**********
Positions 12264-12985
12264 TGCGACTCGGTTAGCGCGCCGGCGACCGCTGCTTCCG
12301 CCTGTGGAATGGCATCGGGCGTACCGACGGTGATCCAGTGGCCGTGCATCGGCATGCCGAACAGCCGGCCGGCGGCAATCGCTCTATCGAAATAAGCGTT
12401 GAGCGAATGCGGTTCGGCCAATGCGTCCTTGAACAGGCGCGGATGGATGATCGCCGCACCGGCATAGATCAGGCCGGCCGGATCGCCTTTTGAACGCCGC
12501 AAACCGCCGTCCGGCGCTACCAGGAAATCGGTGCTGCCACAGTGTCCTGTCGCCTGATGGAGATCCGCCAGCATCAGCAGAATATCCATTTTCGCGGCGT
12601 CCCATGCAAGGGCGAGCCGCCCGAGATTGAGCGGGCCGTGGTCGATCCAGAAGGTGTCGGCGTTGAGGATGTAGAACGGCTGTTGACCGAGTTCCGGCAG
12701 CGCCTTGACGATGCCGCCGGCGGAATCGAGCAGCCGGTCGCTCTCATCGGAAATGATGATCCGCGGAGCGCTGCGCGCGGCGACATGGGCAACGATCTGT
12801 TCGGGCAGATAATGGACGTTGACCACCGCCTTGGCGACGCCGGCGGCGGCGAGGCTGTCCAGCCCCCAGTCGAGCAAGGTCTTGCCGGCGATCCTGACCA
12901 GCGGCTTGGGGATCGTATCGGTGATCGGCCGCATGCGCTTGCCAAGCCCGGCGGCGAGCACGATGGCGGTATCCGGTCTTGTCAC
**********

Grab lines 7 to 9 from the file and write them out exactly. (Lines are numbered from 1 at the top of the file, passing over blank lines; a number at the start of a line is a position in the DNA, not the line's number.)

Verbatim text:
12701 CGCCTTGACGATGCCGCCGGCGGAATCGAGCAGCCGGTCGCTCTCATCGGAAATGATGATCCGCGGAGCGCTGCGCGCGGCGACATGGGCAACGATCTGT
12801 TCGGGCAGATAATGGACGTTGACCACCGCCTTGGCGACGCCGGCGGCGGCGAGGCTGTCCAGCCCCCAGTCGAGCAAGGTCTTGCCGGCGATCCTGACCA
12901 GCGGCTTGGGGATCGTATCGGTGATCGGCCGCATGCGCTTGCCAAGCCCGGCGGCGAGCACGATGGCGGTATCCGGTCTTGTCAC